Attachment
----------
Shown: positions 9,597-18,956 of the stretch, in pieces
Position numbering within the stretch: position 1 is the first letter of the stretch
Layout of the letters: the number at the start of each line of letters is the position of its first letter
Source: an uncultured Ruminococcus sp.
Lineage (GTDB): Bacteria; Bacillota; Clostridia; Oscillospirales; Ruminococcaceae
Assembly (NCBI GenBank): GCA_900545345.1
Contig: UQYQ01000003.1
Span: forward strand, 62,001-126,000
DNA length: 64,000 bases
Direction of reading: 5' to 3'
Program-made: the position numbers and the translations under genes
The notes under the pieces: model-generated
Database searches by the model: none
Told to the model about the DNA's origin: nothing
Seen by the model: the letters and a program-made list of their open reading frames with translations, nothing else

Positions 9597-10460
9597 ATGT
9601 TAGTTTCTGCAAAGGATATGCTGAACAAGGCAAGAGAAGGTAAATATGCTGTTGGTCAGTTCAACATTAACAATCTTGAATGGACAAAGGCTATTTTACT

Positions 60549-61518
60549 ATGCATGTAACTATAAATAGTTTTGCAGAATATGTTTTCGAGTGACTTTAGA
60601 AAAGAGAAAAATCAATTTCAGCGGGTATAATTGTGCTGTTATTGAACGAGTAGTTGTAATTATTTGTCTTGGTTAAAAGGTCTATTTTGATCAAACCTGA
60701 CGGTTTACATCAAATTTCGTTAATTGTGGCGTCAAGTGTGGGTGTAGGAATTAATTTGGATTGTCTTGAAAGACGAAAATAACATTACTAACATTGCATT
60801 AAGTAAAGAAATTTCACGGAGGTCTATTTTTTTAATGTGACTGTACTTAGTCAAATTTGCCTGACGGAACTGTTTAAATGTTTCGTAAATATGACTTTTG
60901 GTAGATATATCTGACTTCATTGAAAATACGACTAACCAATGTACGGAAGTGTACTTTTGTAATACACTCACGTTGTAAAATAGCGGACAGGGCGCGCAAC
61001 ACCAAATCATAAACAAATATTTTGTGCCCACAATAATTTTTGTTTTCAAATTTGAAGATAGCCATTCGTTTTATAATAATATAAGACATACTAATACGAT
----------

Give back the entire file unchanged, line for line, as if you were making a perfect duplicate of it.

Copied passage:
Shown: positions 9,597-18,956 of the stretch, in pieces
Position numbering within the stretch: position 1 is the first letter of the stretch
Layout of the letters: the number at the start of each line of letters is the position of its first letter
Source: an uncultured Ruminococcus sp.
Lineage (GTDB): Bacteria; Bacillota; Clostridia; Oscillospirales; Ruminococcaceae
Assembly (NCBI GenBank): GCA_900545345.1
Contig: UQYQ01000003.1
Span: forward strand, 62,001-126,000
DNA length: 64,000 bases
Direction of reading: 5' to 3'
Program-made: the position numbers and the translations under genes
The notes under the pieces: model-generated
Database searches by the model: none
Told to the model about the DNA's origin: nothing
Seen by the model: the letters and a program-made list of their open reading frames with translations, nothing else

Positions 9597-10460
9597 ATGT
9601 TAGTTTCTGCAAAGGATATGCTGAACAAGGCAAGAGAAGGTAAATATGCTGTTGGTCAGTTCAACATTAACAATCTTGAATGGACAAAGGCTATTTTACT

Positions 60549-61518
60549 ATGCATGTAACTATAAATAGTTTTGCAGAATATGTTTTCGAGTGACTTTAGA
60601 AAAGAGAAAAATCAATTTCAGCGGGTATAATTGTGCTGTTATTGAACGAGTAGTTGTAATTATTTGTCTTGGTTAAAAGGTCTATTTTGATCAAACCTGA
60701 CGGTTTACATCAAATTTCGTTAATTGTGGCGTCAAGTGTGGGTGTAGGAATTAATTTGGATTGTCTTGAAAGACGAAAATAACATTACTAACATTGCATT
60801 AAGTAAAGAAATTTCACGGAGGTCTATTTTTTTAATGTGACTGTACTTAGTCAAATTTGCCTGACGGAACTGTTTAAATGTTTCGTAAATATGACTTTTG
60901 GTAGATATATCTGACTTCATTGAAAATACGACTAACCAATGTACGGAAGTGTACTTTTGTAATACACTCACGTTGTAAAATAGCGGACAGGGCGCGCAAC
61001 ACCAAATCATAAACAAATATTTTGTGCCCACAATAATTTTTGTTTTCAAATTTGAAGATAGCCATTCGTTTTATAATAATATAAGACATACTAATACGAT